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Tax Leak Consequences Depend on Details

The individuals and companies whose offshore account information may be detailed in Swiss banking documents disclosed to WikiLeaks could face American prosecutors — or go untouched, senior tax lawyers said on Tuesday.

WikiLeaks
Thomas Coex | AFP | Getty Images
WikiLeaks

Whether the more than 2,000 wealthy investors and companies from the United States, Europe, Asia and elsewhere get a knock on the door from the Internal Revenue Service or other American agencies will depend in large part on if the documents contain detailed records showing criminal tax evasion.

“It’s obviously tremendously worrisome for these people, because every time a whistle-blower has said he has the goods, he’s had the goods,” said Peter R. Zeidenberg, a white-collar criminal defense lawyer at DLA Piper.

He was referring to internal bank documents and client names provided to American authorities in recent years by Bradley C. Birkenfeld, a former private banker at the Swiss bank UBS, and by Heinrich Kieber, a former data clerk at the LGT Group, the Liechtenstein royal bank. Mr. Birkenfeld’s disclosures underpinned a Justice Department investigation into UBS, which agreed to pay $780 million and admit to criminal wrongdoing with its offshore private bank.

But Mr. Zeidenberg added that “simply holding an offshore bank account is not a crime. If some of these people have already reported their accounts” on their American tax returns — if they were required to file them — “or voluntarily disclosed them to the I.R.S., they may have nothing to fear.”

The documents were handed over to Julian Assange, the founder of WikiLeaks, in London on Monday by Rudolf M. Elmer, a former senior private banker at Julius Baer. Mr. Elmer, who has a history of legal conflict with Julius Baer, one of the oldest and most secretive Swiss banks, ran the bank’s Caribbean operations as chief operating officer for eight years until he was dismissed in 2002.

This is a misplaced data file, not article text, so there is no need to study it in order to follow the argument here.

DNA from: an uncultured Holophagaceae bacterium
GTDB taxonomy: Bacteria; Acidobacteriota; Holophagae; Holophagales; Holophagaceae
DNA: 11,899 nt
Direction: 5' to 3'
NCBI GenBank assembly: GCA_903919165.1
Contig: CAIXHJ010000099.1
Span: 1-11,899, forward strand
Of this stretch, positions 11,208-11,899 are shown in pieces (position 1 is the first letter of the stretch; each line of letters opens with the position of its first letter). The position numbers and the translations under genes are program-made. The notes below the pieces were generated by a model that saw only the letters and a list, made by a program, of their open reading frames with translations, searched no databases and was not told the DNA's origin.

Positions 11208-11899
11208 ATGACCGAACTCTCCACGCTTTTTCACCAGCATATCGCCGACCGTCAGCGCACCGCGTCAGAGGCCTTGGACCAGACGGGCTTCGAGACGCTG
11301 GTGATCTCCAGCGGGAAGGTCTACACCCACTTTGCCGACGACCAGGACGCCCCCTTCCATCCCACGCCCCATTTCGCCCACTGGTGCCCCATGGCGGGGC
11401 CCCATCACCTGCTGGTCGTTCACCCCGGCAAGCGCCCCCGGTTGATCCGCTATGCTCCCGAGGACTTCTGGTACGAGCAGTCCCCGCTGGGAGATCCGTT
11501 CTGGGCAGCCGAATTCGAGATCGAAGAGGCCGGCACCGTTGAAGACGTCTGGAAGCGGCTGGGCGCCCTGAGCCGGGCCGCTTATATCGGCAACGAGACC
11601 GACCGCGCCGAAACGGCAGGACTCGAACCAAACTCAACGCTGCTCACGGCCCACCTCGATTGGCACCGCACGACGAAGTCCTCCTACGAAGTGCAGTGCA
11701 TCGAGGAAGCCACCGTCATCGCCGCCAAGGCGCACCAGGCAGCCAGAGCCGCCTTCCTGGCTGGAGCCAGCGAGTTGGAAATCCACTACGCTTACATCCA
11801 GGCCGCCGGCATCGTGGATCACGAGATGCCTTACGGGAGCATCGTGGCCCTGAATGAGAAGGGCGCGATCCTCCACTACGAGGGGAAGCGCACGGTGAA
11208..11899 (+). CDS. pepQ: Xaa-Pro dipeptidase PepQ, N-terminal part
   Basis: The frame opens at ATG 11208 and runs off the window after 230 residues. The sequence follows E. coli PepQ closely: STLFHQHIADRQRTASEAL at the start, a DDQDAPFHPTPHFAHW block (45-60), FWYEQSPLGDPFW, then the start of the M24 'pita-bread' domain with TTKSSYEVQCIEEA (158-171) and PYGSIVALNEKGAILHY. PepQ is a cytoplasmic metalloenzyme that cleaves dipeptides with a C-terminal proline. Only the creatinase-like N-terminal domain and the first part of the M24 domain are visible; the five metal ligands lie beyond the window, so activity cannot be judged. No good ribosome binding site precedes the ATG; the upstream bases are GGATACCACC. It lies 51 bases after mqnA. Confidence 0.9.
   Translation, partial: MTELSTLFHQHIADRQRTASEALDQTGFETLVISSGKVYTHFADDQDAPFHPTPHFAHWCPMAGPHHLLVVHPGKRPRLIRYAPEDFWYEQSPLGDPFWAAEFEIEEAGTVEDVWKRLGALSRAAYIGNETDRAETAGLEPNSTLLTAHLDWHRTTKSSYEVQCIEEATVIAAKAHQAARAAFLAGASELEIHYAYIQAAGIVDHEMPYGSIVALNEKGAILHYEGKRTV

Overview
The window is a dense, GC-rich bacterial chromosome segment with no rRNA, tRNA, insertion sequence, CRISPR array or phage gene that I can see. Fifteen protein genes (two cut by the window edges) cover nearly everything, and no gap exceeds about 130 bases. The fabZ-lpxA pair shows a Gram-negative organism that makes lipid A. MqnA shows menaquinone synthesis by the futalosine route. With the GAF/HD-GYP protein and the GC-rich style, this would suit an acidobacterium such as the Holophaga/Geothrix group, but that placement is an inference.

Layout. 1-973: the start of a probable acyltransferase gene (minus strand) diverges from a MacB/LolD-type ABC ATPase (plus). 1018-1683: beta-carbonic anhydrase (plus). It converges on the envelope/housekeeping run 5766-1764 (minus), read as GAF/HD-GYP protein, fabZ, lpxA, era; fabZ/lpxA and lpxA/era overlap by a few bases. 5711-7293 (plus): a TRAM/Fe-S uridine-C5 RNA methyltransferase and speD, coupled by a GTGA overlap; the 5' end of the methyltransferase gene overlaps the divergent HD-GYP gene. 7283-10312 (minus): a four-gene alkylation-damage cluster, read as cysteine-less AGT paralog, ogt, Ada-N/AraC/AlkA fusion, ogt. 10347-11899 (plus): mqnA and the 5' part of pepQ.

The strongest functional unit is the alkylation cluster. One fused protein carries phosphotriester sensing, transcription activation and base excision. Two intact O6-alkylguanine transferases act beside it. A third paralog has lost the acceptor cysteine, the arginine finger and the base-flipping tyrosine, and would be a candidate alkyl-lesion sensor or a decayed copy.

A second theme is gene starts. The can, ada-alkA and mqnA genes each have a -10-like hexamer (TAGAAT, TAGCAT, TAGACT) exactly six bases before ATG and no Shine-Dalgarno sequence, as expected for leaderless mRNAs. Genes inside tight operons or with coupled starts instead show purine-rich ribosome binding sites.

Mr. Elmer is set to go to trial on Wednesday in Zurich on charges brought by Swiss prosecutors that he leaked client data around 2005 and engaged in threats against the bank and some employees. Julius Baer has previously said that Mr. Elmer has leaked falsified documents.

It is not clear what years are covered by Mr. Elmer’s WikiLeaks documents or if they concern years after he left the bank.

But the possible age of the documents may not be a hurdle to tax collectors. The pursuit of many civil tax cases often has a statute of limitations of three to six years, but Scott D. Michel, a tax lawyer at Caplin & Drysdale, said that it did not apply if the I.R.S. could prove that individuals required to file American returns committed tax fraud by hiding money in secret offshore accounts. The I.R.S. could audit their returns from more recent years as well, he added.

“Would I be scared to be on this list?” Mr. Michel asked. “Absolutely yes.” Mr. Zeidenberg added that while American prosecutors investigating tax evasion were interested in individuals, they were “more interested in the financial institutions” that sold tax evasion services.

Mr. Zeidenberg said that he had heard that people who feared they might be on the list were asking whether they should voluntarily disclose their accounts to the I.R.S. But Mr. Michel noted that anybody who came forward after their names were disclosed could face criminal prosecution and would not be eligible for the reduced fines and penalties associated with voluntary disclosure.

Michelle Eldridge, an I.R.S. spokeswoman, declined to comment on the documents on Tuesday. Mr. Elmer did not respond to e-mail requests for comment.